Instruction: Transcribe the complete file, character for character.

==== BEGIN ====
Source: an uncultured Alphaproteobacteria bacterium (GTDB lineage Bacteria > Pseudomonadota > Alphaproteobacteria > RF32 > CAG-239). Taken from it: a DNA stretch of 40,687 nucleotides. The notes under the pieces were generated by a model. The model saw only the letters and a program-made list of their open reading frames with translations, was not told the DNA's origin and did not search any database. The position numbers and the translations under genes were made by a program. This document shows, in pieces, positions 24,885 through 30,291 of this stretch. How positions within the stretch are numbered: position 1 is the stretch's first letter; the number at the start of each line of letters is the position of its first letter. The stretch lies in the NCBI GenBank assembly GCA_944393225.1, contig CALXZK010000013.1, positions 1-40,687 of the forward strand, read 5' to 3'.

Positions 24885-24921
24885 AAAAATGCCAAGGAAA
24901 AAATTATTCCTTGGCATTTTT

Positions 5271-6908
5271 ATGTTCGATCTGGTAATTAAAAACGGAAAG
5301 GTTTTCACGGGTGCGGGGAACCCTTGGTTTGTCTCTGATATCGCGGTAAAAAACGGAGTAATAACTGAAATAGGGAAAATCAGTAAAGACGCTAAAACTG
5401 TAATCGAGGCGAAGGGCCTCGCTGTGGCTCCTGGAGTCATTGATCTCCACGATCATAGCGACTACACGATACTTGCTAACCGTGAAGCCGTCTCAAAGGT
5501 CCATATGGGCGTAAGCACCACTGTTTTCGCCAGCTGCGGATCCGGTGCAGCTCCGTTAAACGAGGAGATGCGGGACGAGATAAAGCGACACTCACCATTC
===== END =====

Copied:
Source: an uncultured Alphaproteobacteria bacterium (GTDB lineage Bacteria > Pseudomonadota > Alphaproteobacteria > RF32 > CAG-239). Taken from it: a DNA stretch of 40,687 nucleotides. The notes under the pieces were generated by a model. The model saw only the letters and a program-made list of their open reading frames with translations, was not told the DNA's origin and did not search any database. The position numbers and the translations under genes were made by a program. This document shows, in pieces, positions 24,885 through 30,291 of this stretch. How positions within the stretch are numbered: position 1 is the stretch's first letter; the number at the start of each line of letters is the position of its first letter. The stretch lies in the NCBI GenBank assembly GCA_944393225.1, contig CALXZK010000013.1, positions 1-40,687 of the forward strand, read 5' to 3'.

Positions 24885-24921
24885 AAAAATGCCAAGGAAA
24901 AAATTATTCCTTGGCATTTTT

Positions 5271-6908
5271 ATGTTCGATCTGGTAATTAAAAACGGAAAG
5301 GTTTTCACGGGTGCGGGGAACCCTTGGTTTGTCTCTGATATCGCGGTAAAAAACGGAGTAATAACTGAAATAGGGAAAATCAGTAAAGACGCTAAAACTG
5401 TAATCGAGGCGAAGGGCCTCGCTGTGGCTCCTGGAGTCATTGATCTCCACGATCATAGCGACTACACGATACTTGCTAACCGTGAAGCCGTCTCAAAGGT
5501 CCATATGGGCGTAAGCACCACTGTTTTCGCCAGCTGCGGATCCGGTGCAGCTCCGTTAAACGAGGAGATGCGGGACGAGATAAAGCGACACTCACCATTC